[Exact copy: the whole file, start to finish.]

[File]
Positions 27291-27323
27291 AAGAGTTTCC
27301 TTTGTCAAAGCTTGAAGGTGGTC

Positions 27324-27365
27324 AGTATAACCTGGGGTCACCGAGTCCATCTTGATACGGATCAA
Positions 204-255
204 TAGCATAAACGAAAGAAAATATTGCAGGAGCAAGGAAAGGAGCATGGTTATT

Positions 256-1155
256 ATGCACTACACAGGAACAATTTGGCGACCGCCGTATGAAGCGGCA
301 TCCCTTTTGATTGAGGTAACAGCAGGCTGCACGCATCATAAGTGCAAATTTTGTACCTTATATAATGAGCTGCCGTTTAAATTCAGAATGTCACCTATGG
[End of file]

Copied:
Positions 27291-27323
27291 AAGAGTTTCC
27301 TTTGTCAAAGCTTGAAGGTGGTC

Positions 27324-27365
27324 AGTATAACCTGGGGTCACCGAGTCCATCTTGATACGGATCAA
Positions 204-255
204 TAGCATAAACGAAAGAAAATATTGCAGGAGCAAGGAAAGGAGCATGGTTATT

Positions 256-1155
256 ATGCACTACACAGGAACAATTTGGCGACCGCCGTATGAAGCGGCA
301 TCCCTTTTGATTGAGGTAACAGCAGGCTGCACGCATCATAAGTGCAAATTTTGTACCTTATATAATGAGCTGCCGTTTAAATTCAGAATGTCACCTATGG